Author: Vanessa Ngan, Staff Writer, 2003. Updated by Dr Amanda Oakley 2004.
Primary acrodermatitis enteropathica is a rare genetic disorder characterised by diarrhoea, an inflammatory rash around the mouth and/or anus, and hair loss. It is also called acrodermatitis enteropathy, primary zinc malabsorption syndrome, Danbolt-Closs syndrome and Brandt syndrome.
Secondary, or acquired, zinc deficiency is known as acquired acrodermatitis enteropathica.
Zinc is an essential component of the diet. Zinc in human milk is more absorbable than that from infant formulas or cow's milk, hence acrodermatitis enteropathica may be diagnosed later in breast-fed babies compared to formula-fed babies. Zinc is also found in meat, shellfish and wheat germ. Foods of plant origin are mostly low in zinc. Phytates present in cereals and soy, and high levels of calcium, can reduce the absorption of zinc through the duodenum.
Zinc is needed to assist metalloenzymes that are involved in many cellular processes throughout the body. These include the production of anti-inflammatory agents (cytokines and antioxidants) and the normal functioning of the brain.
Primary acrodermatitis enteropathica is due to malabsorption of zinc through the intestinal cells. It is associated with mutations in a gene (SLC39A4) that codes the zinc transporter protein, ZIP4. It is thought that the missing protein may be responsible for decreased zinc uptake and abnormal zinc metabolism.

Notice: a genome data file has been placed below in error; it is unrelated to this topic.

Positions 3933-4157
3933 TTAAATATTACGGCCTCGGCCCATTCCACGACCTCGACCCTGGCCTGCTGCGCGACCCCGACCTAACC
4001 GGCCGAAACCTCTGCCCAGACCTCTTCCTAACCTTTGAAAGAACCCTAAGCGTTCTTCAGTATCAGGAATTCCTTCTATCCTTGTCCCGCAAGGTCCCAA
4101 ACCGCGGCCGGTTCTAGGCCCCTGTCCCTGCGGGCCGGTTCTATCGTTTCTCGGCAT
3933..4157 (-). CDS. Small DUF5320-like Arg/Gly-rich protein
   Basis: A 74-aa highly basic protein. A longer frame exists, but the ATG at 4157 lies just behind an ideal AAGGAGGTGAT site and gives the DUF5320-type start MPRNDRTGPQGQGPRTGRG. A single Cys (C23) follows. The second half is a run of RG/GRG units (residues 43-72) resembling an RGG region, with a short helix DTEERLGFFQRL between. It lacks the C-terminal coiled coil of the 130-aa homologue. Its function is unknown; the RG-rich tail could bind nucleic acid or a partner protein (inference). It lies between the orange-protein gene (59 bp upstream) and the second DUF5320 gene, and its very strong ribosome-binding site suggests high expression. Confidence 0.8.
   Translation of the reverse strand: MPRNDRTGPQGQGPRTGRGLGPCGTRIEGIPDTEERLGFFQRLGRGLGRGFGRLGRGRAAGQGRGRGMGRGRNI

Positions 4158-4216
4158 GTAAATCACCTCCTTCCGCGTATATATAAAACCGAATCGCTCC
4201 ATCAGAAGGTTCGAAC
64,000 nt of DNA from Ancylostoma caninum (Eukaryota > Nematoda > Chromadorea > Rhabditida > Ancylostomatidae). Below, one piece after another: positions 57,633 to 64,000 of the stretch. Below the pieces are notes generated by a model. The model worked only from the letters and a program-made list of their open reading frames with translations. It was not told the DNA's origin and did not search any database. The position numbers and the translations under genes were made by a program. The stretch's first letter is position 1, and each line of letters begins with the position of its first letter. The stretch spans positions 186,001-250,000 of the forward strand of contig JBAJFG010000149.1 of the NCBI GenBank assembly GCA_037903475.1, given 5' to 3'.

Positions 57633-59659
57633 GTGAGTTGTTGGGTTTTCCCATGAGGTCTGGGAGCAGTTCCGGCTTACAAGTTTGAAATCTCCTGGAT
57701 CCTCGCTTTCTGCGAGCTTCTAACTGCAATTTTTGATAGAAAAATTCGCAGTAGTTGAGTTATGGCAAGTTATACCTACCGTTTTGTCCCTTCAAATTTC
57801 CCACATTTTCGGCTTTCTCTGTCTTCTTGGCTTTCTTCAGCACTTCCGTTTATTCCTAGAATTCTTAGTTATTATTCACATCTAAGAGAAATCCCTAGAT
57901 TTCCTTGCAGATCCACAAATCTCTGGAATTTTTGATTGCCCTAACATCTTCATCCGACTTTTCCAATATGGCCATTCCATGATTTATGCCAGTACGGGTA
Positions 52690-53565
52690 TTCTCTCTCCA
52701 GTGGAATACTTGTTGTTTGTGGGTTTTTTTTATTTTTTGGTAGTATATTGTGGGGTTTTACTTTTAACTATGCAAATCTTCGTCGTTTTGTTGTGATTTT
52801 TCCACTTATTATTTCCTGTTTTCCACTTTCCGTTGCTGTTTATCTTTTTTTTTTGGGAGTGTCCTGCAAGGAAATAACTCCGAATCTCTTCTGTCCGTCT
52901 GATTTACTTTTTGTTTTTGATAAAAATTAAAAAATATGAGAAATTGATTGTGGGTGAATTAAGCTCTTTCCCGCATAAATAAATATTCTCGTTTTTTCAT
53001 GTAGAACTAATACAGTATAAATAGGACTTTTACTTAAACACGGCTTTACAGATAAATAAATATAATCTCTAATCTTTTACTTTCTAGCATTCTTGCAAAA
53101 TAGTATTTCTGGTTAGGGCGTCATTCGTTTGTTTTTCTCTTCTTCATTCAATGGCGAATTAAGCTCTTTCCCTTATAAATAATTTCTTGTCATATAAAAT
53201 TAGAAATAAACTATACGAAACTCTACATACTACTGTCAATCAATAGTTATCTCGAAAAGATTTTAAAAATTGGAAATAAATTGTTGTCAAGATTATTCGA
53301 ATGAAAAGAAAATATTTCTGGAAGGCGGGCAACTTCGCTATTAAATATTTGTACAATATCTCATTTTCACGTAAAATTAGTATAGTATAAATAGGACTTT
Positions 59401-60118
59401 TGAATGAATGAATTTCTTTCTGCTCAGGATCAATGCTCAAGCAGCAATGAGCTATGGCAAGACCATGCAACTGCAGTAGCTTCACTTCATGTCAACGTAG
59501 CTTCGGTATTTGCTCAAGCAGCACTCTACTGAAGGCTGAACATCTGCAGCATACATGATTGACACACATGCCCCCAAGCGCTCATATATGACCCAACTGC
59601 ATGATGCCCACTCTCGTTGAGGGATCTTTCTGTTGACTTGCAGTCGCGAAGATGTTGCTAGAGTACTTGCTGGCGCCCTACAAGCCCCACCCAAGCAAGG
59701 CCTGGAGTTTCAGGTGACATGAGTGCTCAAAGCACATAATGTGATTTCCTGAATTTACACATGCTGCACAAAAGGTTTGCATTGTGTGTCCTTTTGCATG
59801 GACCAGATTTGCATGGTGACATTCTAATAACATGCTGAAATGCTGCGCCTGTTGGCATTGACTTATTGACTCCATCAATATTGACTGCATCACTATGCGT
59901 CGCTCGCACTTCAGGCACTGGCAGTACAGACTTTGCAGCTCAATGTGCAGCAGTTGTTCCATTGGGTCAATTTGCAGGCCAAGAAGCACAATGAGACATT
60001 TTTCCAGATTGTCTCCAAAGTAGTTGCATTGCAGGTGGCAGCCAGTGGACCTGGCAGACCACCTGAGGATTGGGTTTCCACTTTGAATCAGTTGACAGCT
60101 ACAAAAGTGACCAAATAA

To have congenital acrodermatitis enteropathica you must inherit two defective genes (one from each parent) i.e. the inheritance is autosomal recessive. If an individual receives one normal gene and one defective gene, the person will be a carrier for the disease, but usually will not show symptoms.
Acquired acrodermatitis enteropathica is due to zinc deficiency associated with one the following:
Symptoms of primary acrodermatitis enteropathica usually occur in bottle-fed infants within a few days or weeks after birth and breast-fed infants soon after weaning. Both males and females are equally affected.
Acquired acrodermatitis enteropathica can occur at any age, but is mostly diagnosed in older adults.
Skin findings in both types of acrodermatitis enteropathica are characteristic.
Other features of acrodermatitis enteropathica include:
If zinc deficiency and acrodermatitis enteropathica are clinically suspected, the following investigations may be helpful.
The inherited form of acrodermatitis enteropathica was usually fatal until the role of zinc was discovered in 1973. It is treated with 1 mg/kg body weight of oral zinc supplementation per day for life. Zinc gluconate is better tolerated than zinc sulfate. Zinc can be given during pregnancy.
After zinc replacement, the skin lesions heal within one to two weeks, diarrhoea ceases, and irritability and depression of mood improve within 24 hours.
Secondary bacterial and/or fungal infection of lesions require appropriate antibiotic therapy.
Although zinc is usually non-toxic, high doses for a long period can result in gastrointestinal symptoms, dizziness and copper deficiency, leading to anaemia.
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